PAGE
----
COVID has spurred the most significant inflection point in the construction and building products sector since the Great Recession, and recent trends have significantly reinvigorated private equity investor and strategic buyer interest in the category. There is opportunity for premium valuations for sellers over the next 12-24 months, especially for scale market leaders, and companies that have demonstrated resilience through this COVID period.
Increased Private Equity and M&A Activity
Growing private equity interest in the industry, combined with compelling public trading levels and a prolonged low interest environment, have driven higher valuations in the sector. Since the beginning of the year, share prices of construction and building products indexed companies have increased by approximately 15% on average. Many private equity firms that in recent years have been cautious towards the industry, are reengaging and picking their spots across specific products and/or end markets. The rise in private equity activity is expected to trigger increased M&A, as these investors seek to augment the organic growth of newly acquired companies with strategic add-on acquisitions. Strategics who shifted focus to cash conservation early in the pandemic are now reemerging as active buyers. Given strategic buyers’ synergies and longer investment horizons, they could be attractive buyers for companies to derive outsized valuations as compared with private equity multiples.
Notable Uptick in Residential, Repair & Remodeling Sectors
In residential end markets, the migration towards work from home (“WFH”) solutions has accelerated interest in products that enhance home functionality and comfort, such as HVAC and insulation/energy efficiency. These trends are also expected to benefit new construction and enhance the attractiveness of the Repair & Remodeling (“R&R”) sector for private equity and strategic buyers in the near term.
R&R markets have seen a significant uptick in activity driven by the increased focus on creating an efficient, comfortable and aesthetic working environment. Such activity has been underpinned by DIY projects, which dramatically increased 2020 home improvement spend. Coming into 2021, the historically high levels of existing home sales in recent months are expected to further stimulate the remodeling market, as homebuyers invest in their newly acquired residences.
Residential new construction outside urban centers, particularly single-family home construction, is also benefitting from a confluence of trends including low mortgage rates, growing household formations, increasing home prices and a COVID-accelerated desire for more space and outdoor exposure. These shifts are expected to sustain strong demand into 2021 and beyond, as historically low housing inventory drives continued construction activity. While less dense, small scale residential construction is increasing, the outlook for large multi-family residential construction has deteriorated as a result of the shift out of urban centers and diminished willingness and ability to pay for amenities and luxury.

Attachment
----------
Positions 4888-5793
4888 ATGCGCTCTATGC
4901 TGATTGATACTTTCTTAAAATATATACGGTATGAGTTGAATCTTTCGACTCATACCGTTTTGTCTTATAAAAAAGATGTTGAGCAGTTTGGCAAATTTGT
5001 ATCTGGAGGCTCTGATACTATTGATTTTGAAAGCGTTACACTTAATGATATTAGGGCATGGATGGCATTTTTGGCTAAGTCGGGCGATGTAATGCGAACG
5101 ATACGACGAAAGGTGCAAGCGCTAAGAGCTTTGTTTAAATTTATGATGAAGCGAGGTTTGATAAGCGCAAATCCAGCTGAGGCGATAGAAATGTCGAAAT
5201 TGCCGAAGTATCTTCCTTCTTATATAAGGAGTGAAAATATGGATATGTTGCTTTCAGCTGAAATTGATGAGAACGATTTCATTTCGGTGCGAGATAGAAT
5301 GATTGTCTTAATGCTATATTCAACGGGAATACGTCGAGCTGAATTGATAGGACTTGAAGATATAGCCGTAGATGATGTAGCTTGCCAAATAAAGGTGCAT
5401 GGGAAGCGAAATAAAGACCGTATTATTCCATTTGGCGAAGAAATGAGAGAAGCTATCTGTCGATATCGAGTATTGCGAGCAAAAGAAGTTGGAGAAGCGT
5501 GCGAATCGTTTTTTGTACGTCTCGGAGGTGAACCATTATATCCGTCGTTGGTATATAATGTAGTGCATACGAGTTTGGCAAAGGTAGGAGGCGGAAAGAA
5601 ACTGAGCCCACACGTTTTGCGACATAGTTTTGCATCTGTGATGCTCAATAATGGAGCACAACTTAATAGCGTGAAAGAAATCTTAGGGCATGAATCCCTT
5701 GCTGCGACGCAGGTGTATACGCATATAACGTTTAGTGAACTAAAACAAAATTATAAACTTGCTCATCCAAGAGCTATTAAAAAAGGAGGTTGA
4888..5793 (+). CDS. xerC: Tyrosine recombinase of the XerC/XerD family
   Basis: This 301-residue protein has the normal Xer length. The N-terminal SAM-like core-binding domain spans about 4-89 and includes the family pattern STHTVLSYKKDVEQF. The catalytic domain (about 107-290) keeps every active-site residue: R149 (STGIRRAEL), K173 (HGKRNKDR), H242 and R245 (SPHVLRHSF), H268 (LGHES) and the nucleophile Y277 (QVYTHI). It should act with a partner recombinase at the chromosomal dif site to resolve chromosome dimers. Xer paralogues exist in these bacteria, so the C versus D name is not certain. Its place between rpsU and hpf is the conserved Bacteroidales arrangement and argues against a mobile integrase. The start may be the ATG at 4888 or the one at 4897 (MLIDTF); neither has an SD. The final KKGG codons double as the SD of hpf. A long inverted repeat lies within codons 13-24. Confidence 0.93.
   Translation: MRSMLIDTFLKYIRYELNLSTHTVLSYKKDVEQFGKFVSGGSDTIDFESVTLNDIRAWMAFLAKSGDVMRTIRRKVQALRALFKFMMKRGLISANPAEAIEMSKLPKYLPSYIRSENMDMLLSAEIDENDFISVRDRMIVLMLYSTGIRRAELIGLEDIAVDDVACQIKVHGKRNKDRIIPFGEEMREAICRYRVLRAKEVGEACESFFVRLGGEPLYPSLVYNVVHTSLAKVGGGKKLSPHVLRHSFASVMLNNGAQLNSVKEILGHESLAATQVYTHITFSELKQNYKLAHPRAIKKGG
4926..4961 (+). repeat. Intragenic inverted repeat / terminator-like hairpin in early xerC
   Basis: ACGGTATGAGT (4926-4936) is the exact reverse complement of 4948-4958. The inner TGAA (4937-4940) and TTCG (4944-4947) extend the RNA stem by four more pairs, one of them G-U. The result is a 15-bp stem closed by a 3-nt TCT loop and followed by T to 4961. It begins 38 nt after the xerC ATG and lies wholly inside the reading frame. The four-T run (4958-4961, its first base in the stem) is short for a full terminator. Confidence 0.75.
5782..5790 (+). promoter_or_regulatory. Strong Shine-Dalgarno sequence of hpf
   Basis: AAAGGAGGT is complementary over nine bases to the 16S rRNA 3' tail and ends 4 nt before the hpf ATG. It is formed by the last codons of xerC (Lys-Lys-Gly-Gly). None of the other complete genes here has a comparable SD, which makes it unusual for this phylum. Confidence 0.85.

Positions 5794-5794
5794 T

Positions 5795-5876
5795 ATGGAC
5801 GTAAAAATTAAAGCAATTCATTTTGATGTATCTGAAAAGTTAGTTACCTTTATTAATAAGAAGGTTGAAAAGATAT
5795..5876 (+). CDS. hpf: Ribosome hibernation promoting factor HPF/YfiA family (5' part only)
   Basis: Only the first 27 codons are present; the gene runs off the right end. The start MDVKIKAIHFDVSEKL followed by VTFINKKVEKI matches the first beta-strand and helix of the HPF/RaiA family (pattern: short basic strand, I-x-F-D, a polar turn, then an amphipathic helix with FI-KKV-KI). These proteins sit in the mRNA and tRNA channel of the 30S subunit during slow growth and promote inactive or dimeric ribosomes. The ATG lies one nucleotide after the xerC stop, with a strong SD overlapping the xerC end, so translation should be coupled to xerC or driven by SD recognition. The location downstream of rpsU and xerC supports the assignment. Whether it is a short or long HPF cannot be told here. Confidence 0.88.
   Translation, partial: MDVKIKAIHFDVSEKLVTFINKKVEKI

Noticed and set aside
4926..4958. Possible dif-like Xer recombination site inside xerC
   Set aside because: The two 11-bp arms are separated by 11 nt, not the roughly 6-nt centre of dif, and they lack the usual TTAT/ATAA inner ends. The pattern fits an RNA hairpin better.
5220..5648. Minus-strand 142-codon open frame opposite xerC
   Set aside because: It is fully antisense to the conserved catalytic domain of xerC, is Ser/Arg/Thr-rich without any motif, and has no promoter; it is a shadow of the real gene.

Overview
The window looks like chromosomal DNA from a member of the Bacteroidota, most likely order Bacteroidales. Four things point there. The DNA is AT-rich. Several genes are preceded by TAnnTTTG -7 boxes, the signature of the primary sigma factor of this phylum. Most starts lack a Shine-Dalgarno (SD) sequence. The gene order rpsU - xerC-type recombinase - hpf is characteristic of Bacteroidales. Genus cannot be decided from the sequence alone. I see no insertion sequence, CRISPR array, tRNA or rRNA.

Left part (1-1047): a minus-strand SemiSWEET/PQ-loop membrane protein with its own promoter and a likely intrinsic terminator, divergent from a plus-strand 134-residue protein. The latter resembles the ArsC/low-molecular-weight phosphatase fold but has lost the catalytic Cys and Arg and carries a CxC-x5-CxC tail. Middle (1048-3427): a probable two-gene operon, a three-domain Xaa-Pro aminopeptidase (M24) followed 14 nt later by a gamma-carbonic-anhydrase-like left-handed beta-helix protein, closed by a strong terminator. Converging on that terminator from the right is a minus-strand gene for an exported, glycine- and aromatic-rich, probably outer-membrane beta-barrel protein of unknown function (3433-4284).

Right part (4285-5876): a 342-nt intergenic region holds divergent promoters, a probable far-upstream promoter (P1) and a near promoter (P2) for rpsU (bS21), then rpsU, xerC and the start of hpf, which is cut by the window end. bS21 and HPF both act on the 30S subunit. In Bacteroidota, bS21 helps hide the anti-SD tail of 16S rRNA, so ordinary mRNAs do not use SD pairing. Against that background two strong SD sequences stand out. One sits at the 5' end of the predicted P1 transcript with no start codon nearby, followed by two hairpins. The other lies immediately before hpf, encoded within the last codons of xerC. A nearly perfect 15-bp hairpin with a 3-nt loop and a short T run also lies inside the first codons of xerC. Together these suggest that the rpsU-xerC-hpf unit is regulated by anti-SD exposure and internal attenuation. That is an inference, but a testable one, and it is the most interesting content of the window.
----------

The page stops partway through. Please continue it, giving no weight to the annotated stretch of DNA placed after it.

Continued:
Commercial Construction will Follow Residential Market Trends
Commercial and other nonresidential end markets are more of a mixed bag, and buyers and investors will be picking their spots carefully. Significant exposure to retail, hotel and urban center office construction is a concern, as new construction starts levels in these markets are expected to remain below pre-pandemic levels. However, new commercial construction outside of city centers, particularly in areas that have seen meaningful increases in post pandemic residential activity, is a growing focus for investors. Commercial construction typically mirrors residential market trends. As the population migrates further out of the city, commercial construction, albeit of smaller structure, is expected to follow.
In addition, COVID-driven acceleration in ecommerce and climate control is leading to greater focus on advanced air quality and filtration products, as well as warehouse construction exposure for product fulfillment. Similarly, remodeling activity in nonresidential buildings, which decreased during the pandemic as investments in larger ticket repairs and upgrades were pushed back, is expected to resume and include greater investments in improving filtration, air quality and space of existing buildings.
The Long-Term Opportunity
These are challenging but also exciting times for the sector. The market disruption is creating near-term and longer-term opportunities for companies that are able to capitalize on end market and product trends. Companies that are favorably exposed to COVID driven trends will continue to generate meaningful strategic buyer and private equity investor interest. While it is too early to determine whether the construction cycle has truly reset, the changing M&A and capital market dynamics have brought back buyers and investors in force and will continue to offer compelling valuations for the right type companies in the space.